Correlational research is an important form of educational and psychological research. Some knowledge of correlational methods is important for both the consumption and conduct of research. The purpose of this entry is to (a) define quantitative research methods as a way of framing correlational research, (b) consider multi-variate extensions of the bivariate correlation, including statistical methods for analyzing correlational research data, (c) provide some relevant examples of correlational research, (d) discuss the role of correlational research, and (e) mention some key issues associated with correlational research.
Research in education and psychology can be roughly divided into quantitative research, qualitative research, and historical research. Quantitative research methods can be categorized as descriptive research, correlational research, and experimental research.
Descriptive research describes the phenomena being studied. Data are gathered and descriptive statistics are then used to analyze such data. Thus descriptive research considers one variable at a time (i.e., univariate analysis), and is typically the entry-level type of research in a new area of inquiry. Descriptive research typically describes what appears to be happening and what the important variables seem to be.
The purpose of correlational research is to determine the relations among two or more variables. Data are gathered from multiple variables and correlational statistical techniques are then applied to the data. Thus correlational research is a bit more complicated than descriptive research; after the important variables have been identified, the relations among those variables are investigated. Correlational research investigates a range of factors, including the nature of the relationship between two or more variables and the theoretical model that might be developed and tested to explain these resultant correlations. Correlation does not imply causation. Thus correlational research can only enable the researcher to make weak causal inferences at best.
In experimental research, the researcher manipulates one or more independent or grouping variables (e.g., by comparing treatment conditions, such as an intervention group vs. a control group) and then observes the impact of that manipulation on one or more dependent or outcome variables (e.g., student achievement or motivation). The statistical method of analysis is typically some form of the analysis of variance. Experimental research includes (a) true experiments (in which individuals are randomly assigned to conditions or groups, such as method of instruction or counseling) and (b) quasiexperiments (in which individuals cannot be randomly assigned as they are already in a condition or group, such as gender, socioeconomic status, or classroom). The basic question to be posed in experimental research concerns what extent a particular intervention causes a particular outcome. Thus experimental studies are those in which strong causal inferences are most likely to be drawn.
There are a number of different methods in which correlations can be considered. Each of these methods is directly tied to a particular statistical technique (with names and dates of their initial development). Thus these methods and statistical techniques can be considered together. At the most basic level is a bivariate correlation (contributions by Galton, 1888; Edgeworth, 1892; Pearson, 1900), which examines the correlation or relation between two variables (hence the terms co-relation and bivariate). In some cases one variable is known as an independent variable (or input variable) and the second variable as a dependent variable (or outcome variable). In other cases there are two variables without any such designation. Bivariate correlations provide information about both the strength of the relationship (from uncorrelated, when the correlation is zero, to perfectly correlated, when the correlation is positive or negative one), and the direction of the relationship (positive or negative). A bivariate correlation can only consider two variables at a time. However, there are a number of multivariate extensions to the bivariate correlation in which more than two variables can be simultaneously analyzed.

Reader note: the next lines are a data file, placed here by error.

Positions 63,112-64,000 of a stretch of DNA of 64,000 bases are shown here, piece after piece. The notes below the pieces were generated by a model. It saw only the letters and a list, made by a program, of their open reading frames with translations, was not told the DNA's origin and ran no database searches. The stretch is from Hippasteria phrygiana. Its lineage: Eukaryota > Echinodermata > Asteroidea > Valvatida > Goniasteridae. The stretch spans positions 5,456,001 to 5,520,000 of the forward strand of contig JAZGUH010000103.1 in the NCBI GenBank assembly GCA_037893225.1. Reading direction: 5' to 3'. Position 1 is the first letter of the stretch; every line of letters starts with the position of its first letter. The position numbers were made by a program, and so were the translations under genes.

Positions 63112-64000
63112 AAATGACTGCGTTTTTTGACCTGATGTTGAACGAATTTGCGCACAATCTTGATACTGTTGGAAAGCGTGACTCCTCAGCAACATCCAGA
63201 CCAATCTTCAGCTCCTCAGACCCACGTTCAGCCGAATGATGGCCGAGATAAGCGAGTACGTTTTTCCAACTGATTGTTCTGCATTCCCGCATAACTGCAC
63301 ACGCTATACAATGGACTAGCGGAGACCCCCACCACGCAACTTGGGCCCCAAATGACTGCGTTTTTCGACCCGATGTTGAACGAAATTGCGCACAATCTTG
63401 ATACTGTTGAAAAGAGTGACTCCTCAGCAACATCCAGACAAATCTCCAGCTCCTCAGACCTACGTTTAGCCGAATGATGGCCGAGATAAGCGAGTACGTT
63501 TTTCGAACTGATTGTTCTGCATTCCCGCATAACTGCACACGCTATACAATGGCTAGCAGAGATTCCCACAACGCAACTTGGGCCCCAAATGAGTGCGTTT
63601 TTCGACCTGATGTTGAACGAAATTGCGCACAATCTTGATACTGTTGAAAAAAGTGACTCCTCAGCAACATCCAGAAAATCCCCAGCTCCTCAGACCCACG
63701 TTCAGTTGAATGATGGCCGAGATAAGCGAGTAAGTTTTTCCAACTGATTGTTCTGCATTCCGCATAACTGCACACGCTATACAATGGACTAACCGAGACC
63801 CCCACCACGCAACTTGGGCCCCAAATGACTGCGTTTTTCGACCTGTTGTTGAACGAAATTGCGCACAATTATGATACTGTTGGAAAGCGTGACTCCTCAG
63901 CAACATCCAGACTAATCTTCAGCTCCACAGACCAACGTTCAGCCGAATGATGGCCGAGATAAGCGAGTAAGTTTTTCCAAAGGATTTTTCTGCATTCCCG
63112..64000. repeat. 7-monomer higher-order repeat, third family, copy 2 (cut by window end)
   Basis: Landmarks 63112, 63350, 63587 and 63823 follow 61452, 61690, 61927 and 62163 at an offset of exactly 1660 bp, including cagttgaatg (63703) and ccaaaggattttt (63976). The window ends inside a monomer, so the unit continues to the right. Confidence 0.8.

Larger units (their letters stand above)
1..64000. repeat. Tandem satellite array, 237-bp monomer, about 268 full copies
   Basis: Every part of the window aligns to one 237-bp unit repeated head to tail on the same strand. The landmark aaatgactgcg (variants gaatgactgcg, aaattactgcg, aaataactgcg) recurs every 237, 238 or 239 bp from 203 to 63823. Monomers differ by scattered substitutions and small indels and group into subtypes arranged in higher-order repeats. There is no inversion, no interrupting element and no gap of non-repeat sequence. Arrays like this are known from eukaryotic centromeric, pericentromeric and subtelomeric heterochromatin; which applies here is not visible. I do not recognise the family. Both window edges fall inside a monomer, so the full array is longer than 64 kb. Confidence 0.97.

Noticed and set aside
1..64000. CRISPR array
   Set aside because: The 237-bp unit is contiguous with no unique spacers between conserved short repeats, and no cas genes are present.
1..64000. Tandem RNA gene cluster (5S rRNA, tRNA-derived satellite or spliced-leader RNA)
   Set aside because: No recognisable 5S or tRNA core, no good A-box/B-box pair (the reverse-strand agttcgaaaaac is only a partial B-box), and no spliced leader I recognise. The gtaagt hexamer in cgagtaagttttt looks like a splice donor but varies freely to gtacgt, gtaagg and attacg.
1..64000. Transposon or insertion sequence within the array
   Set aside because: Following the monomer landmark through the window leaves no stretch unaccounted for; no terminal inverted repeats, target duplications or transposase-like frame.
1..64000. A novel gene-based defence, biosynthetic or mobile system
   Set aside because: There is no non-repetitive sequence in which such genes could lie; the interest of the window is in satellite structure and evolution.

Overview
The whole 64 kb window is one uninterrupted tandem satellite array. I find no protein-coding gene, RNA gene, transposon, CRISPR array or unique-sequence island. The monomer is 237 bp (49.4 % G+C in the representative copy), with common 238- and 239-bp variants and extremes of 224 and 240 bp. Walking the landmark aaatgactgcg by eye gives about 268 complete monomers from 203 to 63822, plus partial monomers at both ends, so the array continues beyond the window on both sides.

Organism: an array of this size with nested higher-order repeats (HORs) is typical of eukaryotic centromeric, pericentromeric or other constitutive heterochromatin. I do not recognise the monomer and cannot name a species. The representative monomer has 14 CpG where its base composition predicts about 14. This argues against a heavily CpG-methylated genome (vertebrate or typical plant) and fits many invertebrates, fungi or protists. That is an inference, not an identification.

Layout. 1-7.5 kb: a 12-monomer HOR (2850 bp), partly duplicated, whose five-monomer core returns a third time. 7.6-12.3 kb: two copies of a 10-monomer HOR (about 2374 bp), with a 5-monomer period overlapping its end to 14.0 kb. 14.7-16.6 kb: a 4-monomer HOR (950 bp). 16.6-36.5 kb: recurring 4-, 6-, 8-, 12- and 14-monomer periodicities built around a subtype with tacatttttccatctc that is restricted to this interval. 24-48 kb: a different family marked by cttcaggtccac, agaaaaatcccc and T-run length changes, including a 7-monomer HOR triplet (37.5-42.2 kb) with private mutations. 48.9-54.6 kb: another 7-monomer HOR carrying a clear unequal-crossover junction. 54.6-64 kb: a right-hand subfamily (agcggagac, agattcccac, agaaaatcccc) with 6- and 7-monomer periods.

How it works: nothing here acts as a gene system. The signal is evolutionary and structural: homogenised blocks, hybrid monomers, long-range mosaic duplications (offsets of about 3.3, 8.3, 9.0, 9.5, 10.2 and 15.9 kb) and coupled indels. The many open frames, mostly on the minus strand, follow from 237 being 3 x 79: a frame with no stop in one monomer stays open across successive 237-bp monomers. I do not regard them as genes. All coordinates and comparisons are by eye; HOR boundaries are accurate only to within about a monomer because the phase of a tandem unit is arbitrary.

Regression analysis (1805) of Adrien-Marie Legen-dre (1752–1833) is a method for using one or more independent variables or predictors to predict a single dependent variable or outcome. The relations among the variables are used to develop a prediction model. Because only one dependent variable can be considered, regression analysis can only be used to test simple theoretical models. A related method, created by George Udny Yule (1871–1951), is that of the multiple correlation (1897); it represents the correlation between multiple independent variables and a single dependent variable. The multiple correlation is a direct extension of the bivariate correlation for situations involving multiple independent variables. Path analysis (1918), created by Sewall Wright (1889–1988), is an extension of regression analysis for more than a single dependent or outcome variable. Here more complex theoretical models can be tested, as the relations among multiple independent variables and multiple dependent variables can be simultaneously considered.
Canonical correlation analysis (1935), created by Harold Hotalling (1895–1973) is used to determine the correlation between the linear combination of two sets of variables. Statistically this process is superior to examining a multitude of bivariate correlations (both within and across sets). For example, there may be one set of independent variables and a second set of dependent variables. This method takes the best linear combinations from each set of variables and generates a canonical correlation between the combinations of the two sets. Obviously this method represents an extension of the bivariate correlation and the multiple correlations for situations involving multiple independent variables and multiple dependent variables (or simply for two separate sets of variables).